Property reparation programs undertaken in Central and Eastern Europe after the fall of the communist regimes fail to fulfill ‘the promises of the rule of law’. Reparation schemes do not have an exclusively reparative nature, moreover, reparation was deliberately linked with structural reform, and due to this duality, the scheme features a mixed distributive-reparative character. This resulted in two troublesome aspects: on one hand, there is no evidence of a compelling argument, which justifies the mitigation of past property deprivations at large. On the other hand, it can not be satisfactorily demonstrated why property-related injustices enjoy a privileged status when it comes to reparations, in comparison to other types of losses. Further, bearing in mind the Hayekian objection towards distributive justice, even those who had been placed in an equal situation—i.e. all suffered past property injustices—are not offered an objectively equal opportunity to claim redress. Due to the fact that the schemes addressed reparations—at least in part—from a distributive perspective (which resulted in an attempt to create a substantive equality between victims), the result that they achieved was objective inequality, as everyone was entitled to reparation between the same limitations, while everyone suffered losses of different extent. These differences in treatment between various former owners are mostly arbitrary, and in certain cases deliberately introduced so as to produce inequalities, and thereby meet the Hayekian concerns as far as they produce results that conflict with the idea of the rule of law. The analyzed provisions of the reparation schemes lead in practice to the creation of winners and losers of reparations, to a breach of the idea of formal equality before the law. In the conditions in which reparation schemes fall short from a thick conception of the rule of law (justice, rights or objective equality) it worth investigating, whether requirements of a thin reading-focusing on foreseability, clarity and consistency—are still met by post-communist property redistribution. Unfortunately at least under three aspects—valuation, time limits and probation—the reparation schemes’ provisions are not beyond criticism. The complexity of tasks that transition societies had to face is obvious and uncontested. Transitional law, according to Teitel, is a sui generis paradigm, a vehicle of social, political and ideological transformation. The amendments to the rule of law ideal, justifiable in the context of transition can go as far as—for example—to allow governments to decide upon the concrete form of the reparation, the type of wrongs it want to address, the period in time intended to be covered. But they may not create winners and losers; they may not distinguish between those placed in the same situation.
Nations of Central and Eastern Europe in the near past have all faced the same dilemma: how can they manage international encouragement to adopt atlantic patterns in promise of ready-made routes with immediate success, in a way also promoting the paths of organic development, relying on own resources and potentialities that can only be gained from tradition? Or, otherwise speaking, is it feasible at all to rush forward by rapidly learning all the responses others elaborated elsewhere at a past time? Or are they expected themselves to become Sisyphus bearing his own way, at the price of suffering and bitter disillusionment? The question was not raised by each country individually in the region as not much time was left for pondering in the rapid drift of events. Anyhow, cost-free solutions adopted from without may easily lead to adverse results, far away from expectations for the time being. The principles of free market, democracy and parliamentarism-with rule of law and human rights in the background-are usually believed to offer a kind of panacea curing the basic ills in the contemporary world. Generalised experience notwithstanding, social science has to be given the chance to record-if found so-that the same staff may not work at some places where it has just recently been transplanted as it is used to work amidst its natural surrounding in the western hemisphera, not with the same cost/benefit ratio at the least. For that reason, scholarship in Central and Eastern Europe is growingly aware of the fact that what it can provide is by far not marginal feedback but the very first testing and teasing proof on social embeddedness of some ideas and ideals, deservedly fundamental for the atlantic world. Realistically speaking, not even western social development is separable from the economic reserves of the development actually run. Or, operation of any societal complexity requires resources in both social organisation and material production.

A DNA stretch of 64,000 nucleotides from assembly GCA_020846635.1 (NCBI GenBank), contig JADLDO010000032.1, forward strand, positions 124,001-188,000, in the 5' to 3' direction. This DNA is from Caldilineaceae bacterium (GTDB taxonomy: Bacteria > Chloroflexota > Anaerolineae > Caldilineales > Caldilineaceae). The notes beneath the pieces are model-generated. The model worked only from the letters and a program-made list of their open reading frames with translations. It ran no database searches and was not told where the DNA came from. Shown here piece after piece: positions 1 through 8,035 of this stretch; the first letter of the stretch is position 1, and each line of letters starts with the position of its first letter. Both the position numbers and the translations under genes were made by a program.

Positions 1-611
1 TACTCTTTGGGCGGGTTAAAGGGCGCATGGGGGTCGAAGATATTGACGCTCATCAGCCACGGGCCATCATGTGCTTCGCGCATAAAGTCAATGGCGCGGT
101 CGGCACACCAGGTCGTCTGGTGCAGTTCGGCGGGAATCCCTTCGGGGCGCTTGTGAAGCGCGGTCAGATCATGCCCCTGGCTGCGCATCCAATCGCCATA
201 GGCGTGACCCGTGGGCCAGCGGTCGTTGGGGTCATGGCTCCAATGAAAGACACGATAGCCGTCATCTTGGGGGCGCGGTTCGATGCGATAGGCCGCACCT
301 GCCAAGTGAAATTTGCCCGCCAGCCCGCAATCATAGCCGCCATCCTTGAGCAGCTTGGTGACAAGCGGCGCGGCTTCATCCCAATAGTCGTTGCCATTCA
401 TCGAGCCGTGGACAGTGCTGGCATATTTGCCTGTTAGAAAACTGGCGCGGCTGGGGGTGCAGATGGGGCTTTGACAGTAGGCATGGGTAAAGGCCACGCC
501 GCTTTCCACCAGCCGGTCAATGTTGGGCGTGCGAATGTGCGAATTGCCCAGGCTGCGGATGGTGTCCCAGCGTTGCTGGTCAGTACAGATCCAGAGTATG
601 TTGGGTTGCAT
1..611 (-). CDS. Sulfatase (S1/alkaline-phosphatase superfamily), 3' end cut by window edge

A tanulmány Kulcsár Kálmán akadémikus, volt igazságügyi miniszter és kanadai nagykövet tudományfejlesztő és államszervező munkásságának méltatása után annak a szerepnek kereteit, tartalmi összetevőit és eszközrendszerét vázolja, amelyek révén a magyar alkotmányos jogállam korszakunk folyamatai közepette a fenntartható fejlődést szolgálhatja. Az alkotmányos keretek továbbfejlesztése érdekében a szerző számos javaslatot fogalmaz meg újabb alapelvek, emberi és polgári alapjogok, tilalmak és kötelességek alkotmányi értékké nyilvánítására, valamint a magyar állam szervezetének és működési rendjének fejlesztésére.
respected, in particular, when law is used for basic economic, political and cultural constructions such as the European integration. European law as a core element of European identity has to be embedded in the universal legal order. Ruleoflaw is